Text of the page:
Laws prohibiting domestic violence provide penalties for assault committed by a spouse or family member that are double those of an unrelated individual for the same crime, but enforcement was rare, and domestic violence remained a serious problem. The government and the UN Entity for Gender Equality and the Empowerment of Women reported in 2012 that 47 percent of women suffered from physical or verbal abuse.

There were no government public education programs on domestic violence, including rape. The first government-run domestic violence shelter and hotline opened in December 2012 on the outskirts of Tunis. Advocates called for similar shelters in other parts of the country.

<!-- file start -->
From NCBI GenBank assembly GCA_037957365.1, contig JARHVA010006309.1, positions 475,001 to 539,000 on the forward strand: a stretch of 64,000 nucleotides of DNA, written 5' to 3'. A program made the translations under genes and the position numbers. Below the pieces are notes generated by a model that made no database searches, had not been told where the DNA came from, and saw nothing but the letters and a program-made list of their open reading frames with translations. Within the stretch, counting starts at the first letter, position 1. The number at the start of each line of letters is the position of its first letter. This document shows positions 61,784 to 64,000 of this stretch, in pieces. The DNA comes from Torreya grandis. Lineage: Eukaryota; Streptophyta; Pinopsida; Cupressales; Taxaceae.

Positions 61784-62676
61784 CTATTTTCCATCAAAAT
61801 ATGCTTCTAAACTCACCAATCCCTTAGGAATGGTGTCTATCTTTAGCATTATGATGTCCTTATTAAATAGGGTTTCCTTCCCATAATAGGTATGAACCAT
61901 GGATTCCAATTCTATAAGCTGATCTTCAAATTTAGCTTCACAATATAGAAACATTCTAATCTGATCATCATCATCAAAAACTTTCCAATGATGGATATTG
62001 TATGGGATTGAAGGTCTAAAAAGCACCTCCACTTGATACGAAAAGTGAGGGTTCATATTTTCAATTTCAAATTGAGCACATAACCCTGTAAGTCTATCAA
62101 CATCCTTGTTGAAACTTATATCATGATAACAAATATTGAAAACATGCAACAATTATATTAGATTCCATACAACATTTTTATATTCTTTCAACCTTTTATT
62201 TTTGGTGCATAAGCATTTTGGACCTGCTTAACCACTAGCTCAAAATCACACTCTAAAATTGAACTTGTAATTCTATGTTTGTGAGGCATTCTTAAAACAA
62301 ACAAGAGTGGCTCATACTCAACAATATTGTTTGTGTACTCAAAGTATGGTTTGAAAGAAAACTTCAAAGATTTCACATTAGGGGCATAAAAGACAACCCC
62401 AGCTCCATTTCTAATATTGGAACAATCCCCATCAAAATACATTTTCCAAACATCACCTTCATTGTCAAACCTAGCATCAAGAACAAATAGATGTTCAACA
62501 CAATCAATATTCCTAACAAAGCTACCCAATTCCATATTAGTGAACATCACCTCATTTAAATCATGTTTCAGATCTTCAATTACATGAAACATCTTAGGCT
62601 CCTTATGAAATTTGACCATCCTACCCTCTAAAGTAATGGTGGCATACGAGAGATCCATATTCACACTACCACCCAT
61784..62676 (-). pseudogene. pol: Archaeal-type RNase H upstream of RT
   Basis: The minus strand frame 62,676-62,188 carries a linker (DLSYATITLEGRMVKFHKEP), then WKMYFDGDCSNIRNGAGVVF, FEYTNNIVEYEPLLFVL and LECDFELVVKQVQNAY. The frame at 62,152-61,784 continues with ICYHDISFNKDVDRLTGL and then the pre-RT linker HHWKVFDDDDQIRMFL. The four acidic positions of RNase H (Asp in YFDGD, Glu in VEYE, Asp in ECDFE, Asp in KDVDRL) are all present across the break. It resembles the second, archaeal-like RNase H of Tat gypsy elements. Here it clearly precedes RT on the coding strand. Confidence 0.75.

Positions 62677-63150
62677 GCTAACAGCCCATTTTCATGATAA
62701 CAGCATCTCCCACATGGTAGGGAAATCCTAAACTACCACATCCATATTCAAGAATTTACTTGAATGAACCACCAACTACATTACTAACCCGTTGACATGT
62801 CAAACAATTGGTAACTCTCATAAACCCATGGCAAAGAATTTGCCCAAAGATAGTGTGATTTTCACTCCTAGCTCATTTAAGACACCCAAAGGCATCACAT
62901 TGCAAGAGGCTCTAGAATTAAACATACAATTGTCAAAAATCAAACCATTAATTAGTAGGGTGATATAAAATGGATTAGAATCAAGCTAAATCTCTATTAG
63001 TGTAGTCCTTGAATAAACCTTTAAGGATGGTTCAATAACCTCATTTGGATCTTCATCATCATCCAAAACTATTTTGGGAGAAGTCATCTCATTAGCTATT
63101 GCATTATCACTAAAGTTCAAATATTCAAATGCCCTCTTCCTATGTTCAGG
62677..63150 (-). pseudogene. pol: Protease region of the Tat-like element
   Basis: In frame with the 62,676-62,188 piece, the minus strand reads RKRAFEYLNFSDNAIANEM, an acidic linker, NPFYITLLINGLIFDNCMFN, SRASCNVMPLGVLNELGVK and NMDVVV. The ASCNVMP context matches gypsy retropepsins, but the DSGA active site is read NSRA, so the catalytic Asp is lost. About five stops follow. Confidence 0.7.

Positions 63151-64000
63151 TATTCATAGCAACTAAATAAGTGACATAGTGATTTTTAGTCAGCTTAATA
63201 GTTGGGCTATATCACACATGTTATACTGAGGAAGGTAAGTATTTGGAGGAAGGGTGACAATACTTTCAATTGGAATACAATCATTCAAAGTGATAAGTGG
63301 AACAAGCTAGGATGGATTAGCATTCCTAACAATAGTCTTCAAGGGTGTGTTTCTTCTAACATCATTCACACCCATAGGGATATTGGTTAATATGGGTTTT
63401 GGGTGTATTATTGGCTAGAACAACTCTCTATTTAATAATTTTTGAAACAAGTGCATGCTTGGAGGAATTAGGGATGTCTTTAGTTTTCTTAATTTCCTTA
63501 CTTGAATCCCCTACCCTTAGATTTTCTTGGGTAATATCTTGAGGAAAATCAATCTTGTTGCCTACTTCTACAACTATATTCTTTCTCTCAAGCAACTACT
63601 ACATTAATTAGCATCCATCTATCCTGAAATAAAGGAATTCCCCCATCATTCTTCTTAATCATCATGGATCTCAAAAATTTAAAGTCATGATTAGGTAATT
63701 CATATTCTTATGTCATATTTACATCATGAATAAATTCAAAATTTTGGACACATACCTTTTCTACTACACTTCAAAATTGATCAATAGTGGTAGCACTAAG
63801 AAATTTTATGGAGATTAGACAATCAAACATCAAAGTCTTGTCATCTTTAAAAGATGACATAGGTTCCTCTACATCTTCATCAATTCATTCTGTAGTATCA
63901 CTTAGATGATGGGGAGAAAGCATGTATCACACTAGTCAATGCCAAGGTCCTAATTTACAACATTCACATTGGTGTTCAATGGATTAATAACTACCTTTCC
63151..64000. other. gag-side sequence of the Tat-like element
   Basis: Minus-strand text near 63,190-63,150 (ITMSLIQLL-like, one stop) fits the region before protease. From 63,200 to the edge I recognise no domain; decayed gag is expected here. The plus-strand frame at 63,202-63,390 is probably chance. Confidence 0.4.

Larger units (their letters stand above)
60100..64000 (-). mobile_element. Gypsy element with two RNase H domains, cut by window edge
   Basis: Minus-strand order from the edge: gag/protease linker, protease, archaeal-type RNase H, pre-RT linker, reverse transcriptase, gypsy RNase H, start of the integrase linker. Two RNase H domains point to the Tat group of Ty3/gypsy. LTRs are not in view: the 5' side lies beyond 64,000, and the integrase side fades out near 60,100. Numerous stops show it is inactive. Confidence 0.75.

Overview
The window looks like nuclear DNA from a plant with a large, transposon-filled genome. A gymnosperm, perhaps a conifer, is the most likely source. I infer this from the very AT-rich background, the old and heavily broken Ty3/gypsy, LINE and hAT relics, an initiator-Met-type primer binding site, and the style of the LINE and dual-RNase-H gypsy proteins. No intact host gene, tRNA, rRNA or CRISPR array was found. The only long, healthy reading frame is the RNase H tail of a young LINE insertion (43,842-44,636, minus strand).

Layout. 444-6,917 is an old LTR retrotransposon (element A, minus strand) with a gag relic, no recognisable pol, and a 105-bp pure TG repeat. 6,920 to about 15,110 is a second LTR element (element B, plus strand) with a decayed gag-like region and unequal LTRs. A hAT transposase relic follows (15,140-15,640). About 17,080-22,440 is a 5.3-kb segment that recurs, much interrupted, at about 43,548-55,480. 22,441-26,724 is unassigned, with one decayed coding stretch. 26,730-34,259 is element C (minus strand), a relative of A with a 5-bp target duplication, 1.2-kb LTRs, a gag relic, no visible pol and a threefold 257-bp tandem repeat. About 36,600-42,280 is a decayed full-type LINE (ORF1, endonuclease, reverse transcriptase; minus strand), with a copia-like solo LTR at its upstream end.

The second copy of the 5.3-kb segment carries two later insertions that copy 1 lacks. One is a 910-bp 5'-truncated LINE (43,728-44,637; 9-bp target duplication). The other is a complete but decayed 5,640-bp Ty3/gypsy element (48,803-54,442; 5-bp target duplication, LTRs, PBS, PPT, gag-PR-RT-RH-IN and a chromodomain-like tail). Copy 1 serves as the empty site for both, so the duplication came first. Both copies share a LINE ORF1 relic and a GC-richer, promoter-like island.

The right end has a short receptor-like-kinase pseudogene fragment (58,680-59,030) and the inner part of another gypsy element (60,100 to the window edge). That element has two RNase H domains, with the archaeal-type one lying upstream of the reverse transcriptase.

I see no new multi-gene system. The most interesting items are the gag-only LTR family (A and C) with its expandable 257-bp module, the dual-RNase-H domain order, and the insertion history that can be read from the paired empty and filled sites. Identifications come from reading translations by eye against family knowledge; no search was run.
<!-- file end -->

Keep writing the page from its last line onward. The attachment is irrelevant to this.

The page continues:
Sexual Harassment: Sexual harassment was a problem, although there was no data to measure its extent. Victims of sexual harassment are required to file a complaint in criminal court, where the allegations are then investigated, although bureaucratic problems in securing convictions occurred. According to the criminal code, the penalty for sexual harassment is one year in prison and a 3,000 dinar ($1,817) fine. Civil society groups criticized the law on harassment as too vague and susceptible to abuse. There were no statistics available on the number of abusers prosecuted, convicted, or punished for sexual harassment.